Like many other local farmers, José Manuel Penella Cambra, who had recently invested in more efficient irrigation techniques, worried about how he would meet his payments. But his wife bought two tickets, worth $260,000, and his son found two more she had bought earlier and had forgotten about, bringing the total to $520,000. “I kept saying: look for some more, look for some more,” he joked in the village cafe, a shabby establishment with a few Formica tables and a ripped black leatherette sofa.
With the regional and municipal governments deeply in debt, even workers like bus drivers and health care attendants, dependent on government financing for their salaries, are not always paid. But few workers in this situation believe they have any choice but to stick it out, and none wanted to name their employers, to protect both the companies and their jobs.
''I will engage myself with determination, and in a spirit of unity,'' he said. But Mr. Chirac's resounding victory is largely a hollow one. It is likely to resonate bitterly among the large number of French voters who said they voted reluctantly for the 69-year-old conservative, simply to prove that France was not a bastion of the ultra-right. Socialist leaders, who rallied behind Mr. Chirac in the face of Mr. Le pen's candidacy, moved quickly tonight to make clear that their support was at an end.
Muck Rack makes it simple to find people, tweets, or articles that mention any name, keyword, company, hashtag etc. We've compiled this guide to help you make the most of your search.
Selecting a term
Start searching tweets, articles from media outlets, articles mentioned in tweets, journalists'
names, titles and bios with some suggested searches:
Companies or Topics (e.g. iPhone, Microsoft)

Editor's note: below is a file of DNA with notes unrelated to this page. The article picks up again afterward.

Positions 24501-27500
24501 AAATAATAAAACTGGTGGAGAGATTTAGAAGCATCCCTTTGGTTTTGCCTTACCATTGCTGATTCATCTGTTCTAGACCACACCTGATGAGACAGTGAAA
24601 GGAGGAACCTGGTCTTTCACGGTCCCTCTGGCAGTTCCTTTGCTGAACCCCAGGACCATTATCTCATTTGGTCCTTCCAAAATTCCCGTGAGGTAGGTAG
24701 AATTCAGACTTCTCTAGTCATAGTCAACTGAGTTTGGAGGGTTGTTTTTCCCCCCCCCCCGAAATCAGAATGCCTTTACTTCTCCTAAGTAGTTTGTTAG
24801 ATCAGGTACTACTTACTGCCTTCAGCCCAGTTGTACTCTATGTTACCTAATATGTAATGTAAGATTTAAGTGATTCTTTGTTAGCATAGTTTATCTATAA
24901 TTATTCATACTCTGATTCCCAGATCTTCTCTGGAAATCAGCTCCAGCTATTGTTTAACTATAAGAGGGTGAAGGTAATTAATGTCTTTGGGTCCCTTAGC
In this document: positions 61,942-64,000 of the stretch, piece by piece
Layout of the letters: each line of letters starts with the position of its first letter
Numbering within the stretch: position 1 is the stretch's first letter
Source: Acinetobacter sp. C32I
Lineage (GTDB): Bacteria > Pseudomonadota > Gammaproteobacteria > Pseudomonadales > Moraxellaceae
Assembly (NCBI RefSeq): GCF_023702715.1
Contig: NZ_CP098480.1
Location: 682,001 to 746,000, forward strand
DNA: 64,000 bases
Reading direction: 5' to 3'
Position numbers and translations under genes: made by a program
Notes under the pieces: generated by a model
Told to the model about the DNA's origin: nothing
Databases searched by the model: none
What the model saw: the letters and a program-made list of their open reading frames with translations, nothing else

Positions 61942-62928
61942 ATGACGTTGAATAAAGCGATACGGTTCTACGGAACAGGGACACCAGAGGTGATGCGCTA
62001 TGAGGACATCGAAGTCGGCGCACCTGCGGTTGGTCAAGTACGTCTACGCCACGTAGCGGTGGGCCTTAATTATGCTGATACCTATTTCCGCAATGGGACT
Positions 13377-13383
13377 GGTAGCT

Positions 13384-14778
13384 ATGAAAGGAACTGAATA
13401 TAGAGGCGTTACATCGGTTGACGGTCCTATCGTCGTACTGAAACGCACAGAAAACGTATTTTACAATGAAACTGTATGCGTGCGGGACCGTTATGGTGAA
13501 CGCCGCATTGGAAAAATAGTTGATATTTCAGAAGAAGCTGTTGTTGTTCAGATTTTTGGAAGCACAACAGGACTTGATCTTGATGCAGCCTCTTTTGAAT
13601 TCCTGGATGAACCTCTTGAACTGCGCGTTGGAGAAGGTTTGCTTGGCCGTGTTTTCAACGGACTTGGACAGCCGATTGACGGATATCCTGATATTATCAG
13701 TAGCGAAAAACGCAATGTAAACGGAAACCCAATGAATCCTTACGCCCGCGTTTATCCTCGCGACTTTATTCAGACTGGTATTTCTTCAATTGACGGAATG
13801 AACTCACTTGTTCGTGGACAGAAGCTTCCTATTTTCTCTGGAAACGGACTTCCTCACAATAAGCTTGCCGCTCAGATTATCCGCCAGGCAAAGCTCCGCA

Phrases (e.g. "cloud computing") — use quotes to keep the terms together
Twitter handles (e.g. @username) — returns those who have mentioned or replied to
Names (e.g. "David Pogue")
Hashtags (e.g. #sxsw, #london2012)
Bio details (e.g. vegan, Olympics, father)
Muck Rack's Advanced Search allows for many boolean operators.
Find results that mention multiple specified terms, use AND or
+. For example, ensure each result contains both Elon Musk and Mark Zuckerberg by
searching Musk AND Zuckerberg or Musk + Zuckerberg.
Use the operators OR or , to broaden your search when you'd like either of
multiple terms to appear in results. (This is the default behavior of our search when no operators
are used). For example, results will contain either cake or cookie by searching cake OR cookie or cake,cookie
Use NOT or - to subtract results from your search. For
example, searching Disney will yield results about the Walt Disney Company as well as Walt Disney
World Resort. To exclude mentions of Disney World, search for Disney -World or Disney
When using one of these operators with a phrase, enclose it in quotation marks. For example, you can
find results about smartphones excluding Apple's iPhone 4S by searching smartphone -"iPhone
Exact case matching or punctuation
If you're searching for a brand name or keyword that relies on specific punctuation marks or capitalization, you can
find results that match your exact query by adding matchcase: before the keyword you're searching for, like matchcase:E*TRADE .
Use parentheses to separate multiple
boolean phrases. For example, to find journalists talking about having fun in Disney World or
Disneyland, search for ("disney world" OR disneyland) AND fun.
An asterisk can be used to search for any variation of a root word truncated by the asterisk. For example, searching for admin* will return results for administrator, administration, administer, administered, etc.
A near operator is an AND operator where you can control the distance between the words. You can vary the distance the near operation uses by adding a forward slash and number (between 0-99) such as strawberries NEAR/10 "whipped cream", which means the strawberries must exist within 10 words of "whipped cream".